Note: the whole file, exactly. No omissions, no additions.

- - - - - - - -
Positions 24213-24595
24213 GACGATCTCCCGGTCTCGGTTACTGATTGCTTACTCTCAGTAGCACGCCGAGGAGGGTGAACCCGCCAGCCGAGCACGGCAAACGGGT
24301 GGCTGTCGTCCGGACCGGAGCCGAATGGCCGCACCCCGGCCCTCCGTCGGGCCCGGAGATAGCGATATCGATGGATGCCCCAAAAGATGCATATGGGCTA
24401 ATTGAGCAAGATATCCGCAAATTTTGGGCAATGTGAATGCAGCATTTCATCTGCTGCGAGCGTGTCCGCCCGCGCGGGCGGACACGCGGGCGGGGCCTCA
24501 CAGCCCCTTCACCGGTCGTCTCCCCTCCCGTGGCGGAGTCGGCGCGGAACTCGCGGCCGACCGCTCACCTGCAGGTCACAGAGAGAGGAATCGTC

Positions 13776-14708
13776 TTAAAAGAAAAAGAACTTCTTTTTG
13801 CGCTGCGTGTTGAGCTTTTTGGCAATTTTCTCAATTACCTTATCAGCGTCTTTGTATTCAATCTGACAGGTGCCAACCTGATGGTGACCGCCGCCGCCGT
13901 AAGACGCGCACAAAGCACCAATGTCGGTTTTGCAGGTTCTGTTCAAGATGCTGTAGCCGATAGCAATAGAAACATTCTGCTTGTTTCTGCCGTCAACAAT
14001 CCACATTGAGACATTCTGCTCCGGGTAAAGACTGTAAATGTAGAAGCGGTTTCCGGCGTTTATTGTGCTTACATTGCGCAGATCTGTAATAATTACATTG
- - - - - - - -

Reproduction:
Positions 24213-24595
24213 GACGATCTCCCGGTCTCGGTTACTGATTGCTTACTCTCAGTAGCACGCCGAGGAGGGTGAACCCGCCAGCCGAGCACGGCAAACGGGT
24301 GGCTGTCGTCCGGACCGGAGCCGAATGGCCGCACCCCGGCCCTCCGTCGGGCCCGGAGATAGCGATATCGATGGATGCCCCAAAAGATGCATATGGGCTA
24401 ATTGAGCAAGATATCCGCAAATTTTGGGCAATGTGAATGCAGCATTTCATCTGCTGCGAGCGTGTCCGCCCGCGCGGGCGGACACGCGGGCGGGGCCTCA
24501 CAGCCCCTTCACCGGTCGTCTCCCCTCCCGTGGCGGAGTCGGCGCGGAACTCGCGGCCGACCGCTCACCTGCAGGTCACAGAGAGAGGAATCGTC

Positions 13776-14708
13776 TTAAAAGAAAAAGAACTTCTTTTTG
13801 CGCTGCGTGTTGAGCTTTTTGGCAATTTTCTCAATTACCTTATCAGCGTCTTTGTATTCAATCTGACAGGTGCCAACCTGATGGTGACCGCCGCCGCCGT
13901 AAGACGCGCACAAAGCACCAATGTCGGTTTTGCAGGTTCTGTTCAAGATGCTGTAGCCGATAGCAATAGAAACATTCTGCTTGTTTCTGCCGTCAACAAT
14001 CCACATTGAGACATTCTGCTCCGGGTAAAGACTGTAAATGTAGAAGCGGTTTCCGGCGTTTATTGTGCTTACATTGCGCAGATCTGTAATAATTACATTG